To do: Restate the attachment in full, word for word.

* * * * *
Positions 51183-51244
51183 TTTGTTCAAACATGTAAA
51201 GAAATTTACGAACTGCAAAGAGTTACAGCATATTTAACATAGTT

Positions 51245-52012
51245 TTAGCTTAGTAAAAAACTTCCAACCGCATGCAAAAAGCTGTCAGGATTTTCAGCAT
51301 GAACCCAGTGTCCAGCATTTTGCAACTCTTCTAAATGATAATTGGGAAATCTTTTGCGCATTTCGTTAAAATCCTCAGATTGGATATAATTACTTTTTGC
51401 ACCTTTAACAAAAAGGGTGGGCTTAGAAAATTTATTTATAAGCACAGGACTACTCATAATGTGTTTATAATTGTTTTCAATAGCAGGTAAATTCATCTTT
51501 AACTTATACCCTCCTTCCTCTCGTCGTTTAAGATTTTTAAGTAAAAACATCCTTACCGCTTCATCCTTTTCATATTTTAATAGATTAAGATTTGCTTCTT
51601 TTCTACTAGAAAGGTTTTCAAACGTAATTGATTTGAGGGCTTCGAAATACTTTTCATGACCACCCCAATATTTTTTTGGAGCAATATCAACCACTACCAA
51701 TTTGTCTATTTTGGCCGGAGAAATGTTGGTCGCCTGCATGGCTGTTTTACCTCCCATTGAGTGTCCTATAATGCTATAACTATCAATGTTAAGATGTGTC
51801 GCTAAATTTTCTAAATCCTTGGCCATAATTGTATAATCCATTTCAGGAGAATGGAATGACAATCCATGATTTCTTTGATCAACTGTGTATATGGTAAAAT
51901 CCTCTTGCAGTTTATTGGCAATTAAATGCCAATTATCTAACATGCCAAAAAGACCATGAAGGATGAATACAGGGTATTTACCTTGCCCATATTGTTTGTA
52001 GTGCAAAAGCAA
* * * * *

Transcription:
Positions 51183-51244
51183 TTTGTTCAAACATGTAAA
51201 GAAATTTACGAACTGCAAAGAGTTACAGCATATTTAACATAGTT

Positions 51245-52012
51245 TTAGCTTAGTAAAAAACTTCCAACCGCATGCAAAAAGCTGTCAGGATTTTCAGCAT
51301 GAACCCAGTGTCCAGCATTTTGCAACTCTTCTAAATGATAATTGGGAAATCTTTTGCGCATTTCGTTAAAATCCTCAGATTGGATATAATTACTTTTTGC
51401 ACCTTTAACAAAAAGGGTGGGCTTAGAAAATTTATTTATAAGCACAGGACTACTCATAATGTGTTTATAATTGTTTTCAATAGCAGGTAAATTCATCTTT
51501 AACTTATACCCTCCTTCCTCTCGTCGTTTAAGATTTTTAAGTAAAAACATCCTTACCGCTTCATCCTTTTCATATTTTAATAGATTAAGATTTGCTTCTT
51601 TTCTACTAGAAAGGTTTTCAAACGTAATTGATTTGAGGGCTTCGAAATACTTTTCATGACCACCCCAATATTTTTTTGGAGCAATATCAACCACTACCAA
51701 TTTGTCTATTTTGGCCGGAGAAATGTTGGTCGCCTGCATGGCTGTTTTACCTCCCATTGAGTGTCCTATAATGCTATAACTATCAATGTTAAGATGTGTC
51801 GCTAAATTTTCTAAATCCTTGGCCATAATTGTATAATCCATTTCAGGAGAATGGAATGACAATCCATGATTTCTTTGATCAACTGTGTATATGGTAAAAT
51901 CCTCTTGCAGTTTATTGGCAATTAAATGCCAATTATCTAACATGCCAAAAAGACCATGAAGGATGAATACAGGGTATTTACCTTGCCCATATTGTTTGTA
52001 GTGCAAAAGCAA